get in wrong, Slang. to cause to come into disfavor: We are forever getting in wrong with the people next door.
    go wrong,
    1. to go amiss; fail: Everything is going wrong today.
    2. to pursue an immoral course; become depraved: Bad friends caused him to go wrong.
    in the wrong, to blame; in error: He knew he was in the wrong but refused to concede the point.

Origin of wrong

before 1100; (adj.) Middle English wrong, wrang, Old English wrang, perhaps < Old Danish wrang; compare Danish vrang wrong, Old Norse rangr awry; (v. and adv.) Middle English, derivative of the adj.; (noun) Middle English; Old English wrang, derivative of the adj.; akin to wring
Related formswrong·er, nounwrong·ly, adverbwrong·ness, nounqua·si-wrong, adjective
Can be confusedwrong wrongful

Synonyms for wrong Unabridged Based on the Random House Unabridged Dictionary, © Random House, Inc. 2019

Examples from the Web for wrongly

Contemporary Examples of wrongly

Historical Examples of wrongly

  • His motive in doing so is that the wrongly suspected may be cleared.

    The Channings

    Mrs. Henry Wood

  • Falsepeace insisted that he was wrongly named in the indictment.


    James Anthony Froude

  • Light and heavy are wrongly explained with reference to a lower and higher in place.



  • There was a sort of scoff in it which rightly or wrongly he took to himself.

    The Missionary

    George Griffith

  • They run a great risk of not understanding them at all, or of understanding them wrongly.

British Dictionary definitions for wrongly



not correct or truthfulthe wrong answer
acting or judging in erroryou are wrong to think that
(postpositive) immoral; badit is wrong to cheat
deviating from or unacceptable to correct or conventional laws, usage, etc
not intended or wantedthe wrong road
(postpositive) not working properly; amisssomething is wrong with the engine
US (of a side, esp of a fabric) intended to face the inside so as not to be seen
get on the wrong side of or US get in wrong with informal to come into disfavour with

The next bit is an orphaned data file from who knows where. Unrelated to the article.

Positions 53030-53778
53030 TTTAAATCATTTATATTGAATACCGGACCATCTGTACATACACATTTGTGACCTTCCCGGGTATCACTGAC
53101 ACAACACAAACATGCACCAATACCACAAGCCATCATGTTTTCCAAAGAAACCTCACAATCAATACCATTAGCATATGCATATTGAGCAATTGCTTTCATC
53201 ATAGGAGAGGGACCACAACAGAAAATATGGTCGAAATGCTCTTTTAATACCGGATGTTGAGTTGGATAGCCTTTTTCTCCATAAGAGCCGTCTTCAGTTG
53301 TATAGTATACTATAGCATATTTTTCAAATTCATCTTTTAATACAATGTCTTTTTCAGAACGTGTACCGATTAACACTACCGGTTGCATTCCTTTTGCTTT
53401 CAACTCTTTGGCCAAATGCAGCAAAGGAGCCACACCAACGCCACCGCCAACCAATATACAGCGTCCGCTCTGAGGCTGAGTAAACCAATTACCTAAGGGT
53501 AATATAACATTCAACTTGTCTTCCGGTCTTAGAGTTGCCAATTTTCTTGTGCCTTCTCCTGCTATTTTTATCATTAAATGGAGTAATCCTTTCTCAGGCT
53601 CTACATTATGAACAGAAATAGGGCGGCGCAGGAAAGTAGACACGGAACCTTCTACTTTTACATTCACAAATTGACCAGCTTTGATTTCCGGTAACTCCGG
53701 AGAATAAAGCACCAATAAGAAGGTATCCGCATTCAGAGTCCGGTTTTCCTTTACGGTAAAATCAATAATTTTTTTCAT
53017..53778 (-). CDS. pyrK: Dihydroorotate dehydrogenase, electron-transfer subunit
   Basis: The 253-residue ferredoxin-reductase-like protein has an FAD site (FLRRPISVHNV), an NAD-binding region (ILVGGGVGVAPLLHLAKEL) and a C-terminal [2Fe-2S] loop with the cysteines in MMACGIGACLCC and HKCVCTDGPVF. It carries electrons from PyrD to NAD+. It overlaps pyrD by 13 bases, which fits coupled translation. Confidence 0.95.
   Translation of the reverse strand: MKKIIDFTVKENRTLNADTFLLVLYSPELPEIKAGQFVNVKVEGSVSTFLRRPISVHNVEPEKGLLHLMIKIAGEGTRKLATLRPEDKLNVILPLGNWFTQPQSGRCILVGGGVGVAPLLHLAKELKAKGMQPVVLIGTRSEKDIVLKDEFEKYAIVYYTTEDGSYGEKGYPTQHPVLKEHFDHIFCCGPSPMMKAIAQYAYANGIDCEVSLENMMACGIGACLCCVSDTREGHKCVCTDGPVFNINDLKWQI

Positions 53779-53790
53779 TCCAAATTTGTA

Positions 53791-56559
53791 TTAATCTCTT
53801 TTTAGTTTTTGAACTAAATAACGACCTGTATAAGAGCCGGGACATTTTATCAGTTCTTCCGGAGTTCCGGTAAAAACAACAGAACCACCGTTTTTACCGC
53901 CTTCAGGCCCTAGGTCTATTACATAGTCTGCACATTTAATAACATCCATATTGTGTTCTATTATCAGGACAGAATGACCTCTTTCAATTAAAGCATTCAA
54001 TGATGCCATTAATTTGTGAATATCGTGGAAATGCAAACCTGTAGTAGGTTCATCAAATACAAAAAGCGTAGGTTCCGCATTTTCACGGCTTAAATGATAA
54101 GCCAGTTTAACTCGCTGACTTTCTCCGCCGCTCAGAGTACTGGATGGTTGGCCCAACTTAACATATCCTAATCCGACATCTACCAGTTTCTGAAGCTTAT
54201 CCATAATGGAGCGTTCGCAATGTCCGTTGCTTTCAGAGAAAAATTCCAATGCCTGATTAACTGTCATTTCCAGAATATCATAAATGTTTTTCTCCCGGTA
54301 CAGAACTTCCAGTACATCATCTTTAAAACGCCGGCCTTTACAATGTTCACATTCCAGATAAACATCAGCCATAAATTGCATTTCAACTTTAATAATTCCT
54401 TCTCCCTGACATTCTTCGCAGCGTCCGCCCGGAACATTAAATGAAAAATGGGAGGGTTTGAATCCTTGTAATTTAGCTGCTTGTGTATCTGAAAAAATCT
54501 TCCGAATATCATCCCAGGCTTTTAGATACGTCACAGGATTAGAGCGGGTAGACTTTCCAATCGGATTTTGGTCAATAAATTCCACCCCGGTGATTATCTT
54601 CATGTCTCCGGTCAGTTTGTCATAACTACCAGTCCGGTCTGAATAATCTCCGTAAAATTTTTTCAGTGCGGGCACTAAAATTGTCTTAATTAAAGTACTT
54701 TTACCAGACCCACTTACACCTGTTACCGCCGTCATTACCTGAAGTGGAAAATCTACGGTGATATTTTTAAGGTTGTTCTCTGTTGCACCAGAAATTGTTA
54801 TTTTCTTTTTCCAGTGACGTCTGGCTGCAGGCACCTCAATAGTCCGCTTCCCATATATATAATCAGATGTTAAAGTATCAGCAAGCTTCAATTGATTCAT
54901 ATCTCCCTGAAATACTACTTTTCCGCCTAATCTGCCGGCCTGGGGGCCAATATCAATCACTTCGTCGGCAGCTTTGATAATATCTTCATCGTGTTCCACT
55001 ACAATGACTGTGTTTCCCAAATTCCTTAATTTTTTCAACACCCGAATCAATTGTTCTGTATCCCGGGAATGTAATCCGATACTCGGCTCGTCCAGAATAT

go down the wrong way (of food) to pass into the windpipe instead of the gullet


in the wrong direction or manner
go wrong
  1. to turn out other than intended
  2. to make a mistake
  3. (of a machine, etc) to cease to function properly
  4. to go astray morally
get wrong
  1. to fail to understand properly
  2. to fail to provide the correct answer to


a bad, immoral, or unjust thing or action
  1. an infringement of another person's rights, rendering the offender liable to a civil action, as for breach of contract or torta private wrong
  2. a violation of public rights and duties, affecting the community as a whole and actionable at the instance of the Crowna public wrong
in the wrong mistaken or guilty

verb (tr)

to treat unjustly
to discredit, malign, or misrepresent
to seduce or violate
Derived Formswronger, nounwrongly, adverbwrongness, noun

Word Origin for wrong

Old English wrang injustice, from Old Norse vrang; see wring
Collins English Dictionary - Complete & Unabridged 2012 Digital Edition © William Collins Sons & Co. Ltd. 1979, 1986 © HarperCollins Publishers 1998, 2000, 2003, 2005, 2006, 2007, 2009, 2012

Word Origin and History for wrongly



late Old English, "twisted, crooked, wry," from Old Norse rangr, earlier *wrangr "crooked, wry, wrong," from Proto-Germanic *wrangaz (cf. Danish vrang "crooked, wrong," Middle Dutch wranc, Dutch wrang "sour, bitter," literally "that which distorts the mouth"), from PIE *wrengh- "to turn" (see wring).

Sense of "not right, bad, immoral, unjust" developed by c.1300. Wrong thus is etymologically a negative of right (from Latin rectus, literally "straight"). Latin pravus was literally "crooked," but most commonly "wrong, bad;" and other words for "crooked" also have meant "wrong" in Italian and Slavic. Cf. also French tort "wrong, injustice," from Latin tortus "twisted." Wrong-headed first recorded 1732. To get up on the wrong side (of the bed) "be in a bad mood" is recorded from 1801.



"that which is improper or unjust," c.1100, from wrong (adj.). Meaning "an unjust action" is recorded from c.1200.



"to do wrong to," early 14c., from wrong (adj.). Related: Wronged; wronging.

Online Etymology Dictionary, © 2010 Douglas Harper

Idioms and Phrases with wrongly


see back the wrong horse; bark up the wrong tree; do someone wrong; get someone wrong; get up on the wrong side of bed; go wrong; in the wrong; on the right (wrong) foot; on the right (wrong) tack; right (wrong) side of the tracks; rub the wrong way; take the wrong way; two wrongs do not make a right.

The American Heritage® Idioms Dictionary Copyright © 2002, 2001, 1995 by Houghton Mifflin Harcourt Publishing Company. Published by Houghton Mifflin Harcourt Publishing Company.